Brain-Cooling Human Trials at Cedars-Sinai Help Prevent Crippling Brain Damage and Paralysis from Strokes
A groundbreaking clinical trial to prevent paralysis and death right after a stroke by cooling the brain is underway, led by Cedars Sinai, that researchers say could change everything.
Alex E. Proimos Paralysis can be halted if you ice the head right away.
The trial has been boosted from 50 to 400 patients with FDA approval, and used both "controlled hypothermia" and a "clot-busting" drug therapy. It is showing solid results in reducing neurological damage that leaves people devastated after a stroke.
Here's how it works:
Dr. Patrick Lyden, chair of Cedars-Sinai Department of Neurology, the principal investigator, along with doctors from UC San Diego, University of Texas and other nations, are testing on humans a state-of-the-art system that quickly cools the head while keeping the body relatively warm.
This is achieved using a special catheter placed into the inferior vena cava, the largest vein carrying de-oxygenated blood from the lower body to the heart. Doctors lower a stroke victim's body temperature from 98.6 degrees to just 91 degrees for a full day, then gradually warm them back up.
The catheter contains no fluids, but is instead used to push and "internally circulate" the patient's own blood, then "transfers it out to slow metabolism." This process lowers tissue swelling and lets the brain rest.
The patients are covered with temperature sensors and a blanket that tricks the body into feeling warm. A mild sedative helps stop shivering, an uncomfortable effect of the warm/cooling system. Recent advances in the treatment help curb even these side effects.
Courtesy of Sandy Van/ PR Pacific Dr. Patrick D. Lyden, Cedars-Sinai neurologist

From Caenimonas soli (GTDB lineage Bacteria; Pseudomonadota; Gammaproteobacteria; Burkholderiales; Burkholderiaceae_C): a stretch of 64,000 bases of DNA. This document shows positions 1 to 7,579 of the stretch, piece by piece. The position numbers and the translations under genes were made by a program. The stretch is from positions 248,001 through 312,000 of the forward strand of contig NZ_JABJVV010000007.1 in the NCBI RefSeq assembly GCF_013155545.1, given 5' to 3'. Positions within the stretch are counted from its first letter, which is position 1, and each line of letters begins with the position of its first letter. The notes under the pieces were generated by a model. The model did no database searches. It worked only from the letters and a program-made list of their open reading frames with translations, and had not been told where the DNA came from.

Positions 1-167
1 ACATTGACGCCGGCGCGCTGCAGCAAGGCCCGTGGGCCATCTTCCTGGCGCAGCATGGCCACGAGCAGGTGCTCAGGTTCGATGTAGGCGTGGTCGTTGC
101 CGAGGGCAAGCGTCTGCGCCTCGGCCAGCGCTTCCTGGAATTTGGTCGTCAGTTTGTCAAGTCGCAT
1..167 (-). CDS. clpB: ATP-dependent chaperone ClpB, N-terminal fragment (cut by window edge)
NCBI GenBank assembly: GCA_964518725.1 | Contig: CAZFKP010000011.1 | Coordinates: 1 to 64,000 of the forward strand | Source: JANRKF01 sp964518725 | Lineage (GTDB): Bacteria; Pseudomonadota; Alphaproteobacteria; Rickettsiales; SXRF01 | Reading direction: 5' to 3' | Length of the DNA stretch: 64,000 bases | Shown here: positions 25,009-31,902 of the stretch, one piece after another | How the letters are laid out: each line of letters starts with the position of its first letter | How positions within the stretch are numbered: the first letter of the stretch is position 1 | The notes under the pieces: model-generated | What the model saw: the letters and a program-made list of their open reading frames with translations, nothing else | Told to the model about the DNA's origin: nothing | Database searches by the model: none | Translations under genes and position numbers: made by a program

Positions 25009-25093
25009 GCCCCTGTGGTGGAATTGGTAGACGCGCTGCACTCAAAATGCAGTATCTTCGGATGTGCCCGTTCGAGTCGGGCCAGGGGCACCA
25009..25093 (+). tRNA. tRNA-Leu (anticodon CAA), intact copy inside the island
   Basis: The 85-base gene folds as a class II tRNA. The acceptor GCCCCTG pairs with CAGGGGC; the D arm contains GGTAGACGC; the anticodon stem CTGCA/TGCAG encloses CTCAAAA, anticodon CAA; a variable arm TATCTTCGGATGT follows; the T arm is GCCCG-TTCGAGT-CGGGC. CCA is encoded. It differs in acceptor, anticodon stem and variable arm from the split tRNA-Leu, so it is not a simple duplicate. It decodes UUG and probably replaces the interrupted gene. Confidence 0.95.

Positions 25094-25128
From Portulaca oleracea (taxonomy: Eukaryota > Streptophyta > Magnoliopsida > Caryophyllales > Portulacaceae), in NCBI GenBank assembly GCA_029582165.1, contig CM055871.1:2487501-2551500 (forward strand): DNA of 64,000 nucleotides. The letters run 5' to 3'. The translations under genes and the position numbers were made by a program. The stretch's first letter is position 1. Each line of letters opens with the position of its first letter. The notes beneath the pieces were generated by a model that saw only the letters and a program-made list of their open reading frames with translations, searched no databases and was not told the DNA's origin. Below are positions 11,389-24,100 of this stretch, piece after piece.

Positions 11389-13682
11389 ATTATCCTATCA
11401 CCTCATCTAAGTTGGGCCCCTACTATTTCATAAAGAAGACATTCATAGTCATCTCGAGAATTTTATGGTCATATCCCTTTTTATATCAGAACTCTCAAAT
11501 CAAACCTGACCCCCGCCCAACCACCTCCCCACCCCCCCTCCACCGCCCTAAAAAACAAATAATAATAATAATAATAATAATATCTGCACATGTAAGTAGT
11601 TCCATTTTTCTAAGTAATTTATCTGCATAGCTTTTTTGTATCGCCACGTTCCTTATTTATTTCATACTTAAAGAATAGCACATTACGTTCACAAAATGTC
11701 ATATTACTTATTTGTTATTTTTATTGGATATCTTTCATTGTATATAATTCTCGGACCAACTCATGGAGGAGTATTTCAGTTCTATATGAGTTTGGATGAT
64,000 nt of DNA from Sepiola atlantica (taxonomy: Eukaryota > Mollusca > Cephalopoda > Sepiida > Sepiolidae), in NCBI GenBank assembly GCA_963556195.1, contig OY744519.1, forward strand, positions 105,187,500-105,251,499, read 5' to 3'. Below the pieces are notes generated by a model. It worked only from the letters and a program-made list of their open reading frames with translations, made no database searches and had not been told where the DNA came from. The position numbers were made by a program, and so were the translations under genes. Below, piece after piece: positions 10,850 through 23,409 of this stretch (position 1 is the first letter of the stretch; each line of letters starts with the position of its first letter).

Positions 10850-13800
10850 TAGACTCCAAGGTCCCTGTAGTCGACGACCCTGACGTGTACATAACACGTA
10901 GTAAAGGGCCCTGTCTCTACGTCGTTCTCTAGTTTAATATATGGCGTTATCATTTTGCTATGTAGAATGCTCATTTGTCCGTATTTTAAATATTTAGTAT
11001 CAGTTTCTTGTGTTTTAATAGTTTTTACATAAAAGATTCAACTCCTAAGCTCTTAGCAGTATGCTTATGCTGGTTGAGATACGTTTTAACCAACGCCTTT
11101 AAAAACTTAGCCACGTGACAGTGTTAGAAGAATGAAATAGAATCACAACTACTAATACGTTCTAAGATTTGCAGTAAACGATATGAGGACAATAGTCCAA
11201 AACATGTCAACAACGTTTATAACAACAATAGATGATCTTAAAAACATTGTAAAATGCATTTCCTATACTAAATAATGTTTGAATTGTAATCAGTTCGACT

Although it sounds invasive,
Lyden, explains to L.A. Weekly, "The procedure is well-tolerated. You and I imagine being cold as quite painful, but in fact we are cooling patients to 90 degrees Fahrenheit internally. We also provide them with mild sedation and blanket-warming."
Lyden explains, "The main new change is that we added precautions to prevent pneumonia, because when you actively chill a patient its possible to induce pneumonia. The main new development here is we altered the cooling procedure."
This new treatment could one day save lives or prevent terrible paralysis in millions of people globally. In the U.S., 700,000 people suffer a stroke every year, 500,000 of them for the first time.
After decades of frustrating efforts to find a better treatment, clinical trials showed that serious brain injuries can be prevented -- and treatment can dissolve a blood clot quickly after stroke onset.
The brain-cooling clinical trials (ICTuS, Intravascular Cooling for Acute Stroke) are supported by grants under the Specialized Program for Acute Translational Research at the National Institute of Neurological Disorders and Stroke, part of the National Institutes of Health.
A UC San Diego grant is funding 18 study sites where stroke victims agree to participate in the clinical trial. A University of Texas Health Science Center grant funds eight sites. Most locations are in the U.S., but some are in Europe.
Lyden also developed a drug approved by the FDA in 1996 that's being used in the trials.